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COVID-19 Update: We are working and here to help. The probate courts are open and we are continuing to file cases. Please email Attorney Nicole Morris at  if you have questions. Stay safe, we will get through this stronger together.

COVID-19 Update: We are working and here to help. The probate courts are open and we are continuing to file cases. Please email Attorney Nicole Morris at [email protected] if you have questions. Stay safe, we will get through this stronger together.

Why is avoiding probate worth considering?

On Behalf of | Aug 20, 2021 | trust & probate administration

When a beloved family member passes away, surviving relatives might feel overwhelmed with sadness. Although survivors may have a hard time moving forward, legal and financial responsibilities arise and require attention. Probate court proceedings could add more stress to Florida family members dealing with a loved one’s death. Taking steps to avoid probate could be a significant part of an individual’s estate planning.

Avoiding probate in Florida

Probate involves reading a will and carrying out the various stipulations in the document. Not everyone realizes that certain assets do not require probate for distribution. A jointly held account with rights of survivorship would transfer on death, for example, and the probate court has no involvement.

Avoiding probate litigation may center on shifting as many assets to transfer-on-death status as possible. Such assets could include bank, brokerage, stock and individual retirement accounts. The steps for transferring ownership after an account holder dies might not be complicated; providing a name and date of birth could be enough to name a beneficiary.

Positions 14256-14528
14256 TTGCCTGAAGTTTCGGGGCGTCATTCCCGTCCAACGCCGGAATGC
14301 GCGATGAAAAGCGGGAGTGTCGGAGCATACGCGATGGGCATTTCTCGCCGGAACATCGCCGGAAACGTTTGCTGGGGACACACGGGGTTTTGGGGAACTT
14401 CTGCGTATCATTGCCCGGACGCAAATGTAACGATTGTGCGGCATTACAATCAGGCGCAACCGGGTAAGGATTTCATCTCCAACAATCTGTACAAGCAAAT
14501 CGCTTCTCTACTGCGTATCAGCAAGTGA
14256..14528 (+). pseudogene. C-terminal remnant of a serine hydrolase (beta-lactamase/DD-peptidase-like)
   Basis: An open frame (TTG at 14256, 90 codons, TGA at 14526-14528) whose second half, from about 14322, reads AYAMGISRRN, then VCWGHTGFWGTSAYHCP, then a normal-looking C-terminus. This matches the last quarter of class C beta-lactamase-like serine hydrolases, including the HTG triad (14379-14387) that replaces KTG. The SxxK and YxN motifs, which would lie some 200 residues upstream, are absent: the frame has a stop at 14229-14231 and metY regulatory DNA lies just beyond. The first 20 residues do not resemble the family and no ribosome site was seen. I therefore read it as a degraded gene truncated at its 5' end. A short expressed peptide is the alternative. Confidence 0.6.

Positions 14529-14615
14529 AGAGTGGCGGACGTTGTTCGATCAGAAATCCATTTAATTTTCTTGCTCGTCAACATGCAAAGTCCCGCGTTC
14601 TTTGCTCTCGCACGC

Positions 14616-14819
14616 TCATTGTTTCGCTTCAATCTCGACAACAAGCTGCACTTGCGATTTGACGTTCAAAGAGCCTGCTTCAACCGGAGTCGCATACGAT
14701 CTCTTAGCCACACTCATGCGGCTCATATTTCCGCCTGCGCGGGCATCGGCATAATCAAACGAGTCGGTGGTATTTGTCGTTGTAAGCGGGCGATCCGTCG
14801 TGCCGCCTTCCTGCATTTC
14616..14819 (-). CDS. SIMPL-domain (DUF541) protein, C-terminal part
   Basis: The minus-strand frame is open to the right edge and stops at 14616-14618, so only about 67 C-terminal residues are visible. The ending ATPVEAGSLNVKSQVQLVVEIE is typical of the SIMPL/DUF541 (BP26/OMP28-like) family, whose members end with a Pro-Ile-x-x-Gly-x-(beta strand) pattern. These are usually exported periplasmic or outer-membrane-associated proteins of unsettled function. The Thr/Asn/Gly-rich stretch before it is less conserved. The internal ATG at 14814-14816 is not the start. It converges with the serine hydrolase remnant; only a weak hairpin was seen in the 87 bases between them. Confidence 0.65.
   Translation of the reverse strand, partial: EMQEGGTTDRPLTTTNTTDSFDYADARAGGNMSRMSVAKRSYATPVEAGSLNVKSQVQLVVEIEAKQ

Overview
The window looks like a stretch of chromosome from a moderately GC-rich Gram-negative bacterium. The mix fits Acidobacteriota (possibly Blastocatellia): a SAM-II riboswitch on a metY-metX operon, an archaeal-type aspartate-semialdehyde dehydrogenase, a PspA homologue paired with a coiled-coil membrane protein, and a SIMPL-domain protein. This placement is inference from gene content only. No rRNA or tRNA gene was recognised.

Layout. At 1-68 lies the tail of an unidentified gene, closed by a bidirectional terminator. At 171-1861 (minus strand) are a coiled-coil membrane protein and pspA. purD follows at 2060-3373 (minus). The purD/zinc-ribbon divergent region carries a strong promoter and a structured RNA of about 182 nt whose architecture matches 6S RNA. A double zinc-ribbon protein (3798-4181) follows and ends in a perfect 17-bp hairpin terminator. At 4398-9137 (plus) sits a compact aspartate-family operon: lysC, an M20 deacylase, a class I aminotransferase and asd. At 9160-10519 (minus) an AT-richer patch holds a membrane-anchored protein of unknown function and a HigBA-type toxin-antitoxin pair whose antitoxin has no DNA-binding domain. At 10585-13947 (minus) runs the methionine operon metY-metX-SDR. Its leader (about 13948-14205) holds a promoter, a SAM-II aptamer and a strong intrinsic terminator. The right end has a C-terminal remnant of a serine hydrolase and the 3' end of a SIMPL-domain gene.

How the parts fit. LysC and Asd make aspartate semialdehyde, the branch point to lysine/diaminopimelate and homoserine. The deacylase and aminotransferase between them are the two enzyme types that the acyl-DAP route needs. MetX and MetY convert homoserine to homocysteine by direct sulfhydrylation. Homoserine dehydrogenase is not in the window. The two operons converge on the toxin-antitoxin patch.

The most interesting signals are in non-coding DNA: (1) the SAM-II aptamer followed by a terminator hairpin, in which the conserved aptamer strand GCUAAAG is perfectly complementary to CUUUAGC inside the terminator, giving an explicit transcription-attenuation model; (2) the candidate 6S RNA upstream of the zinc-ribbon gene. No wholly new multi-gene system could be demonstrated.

Concerns about avoiding probate

Probate might cost beneficiaries significant amounts of time and money. The process could drag on longer than expected, especially if one beneficiary challenges the will. Contesting the will may lead to bitter feelings among survivors and destroy relationships.

Taking steps to avoid probate also undermines some steps that a disgruntled relative could take. The process may become easier for loved ones to handle when the assets don’t go through probate.

A testator might want to see certain beneficiaries receive specific assets. The court may rule against the testator’s wishes when someone contests the will, but this outcome could be avoided if an asset doesn’t go through probate.

How to avoid probate

Establishing joint account holders or property owners and naming others as account beneficiaries serves as one way to avoid probate. Setting up a trust could also work around probate. Estate planners may want to do more research to learn about their options.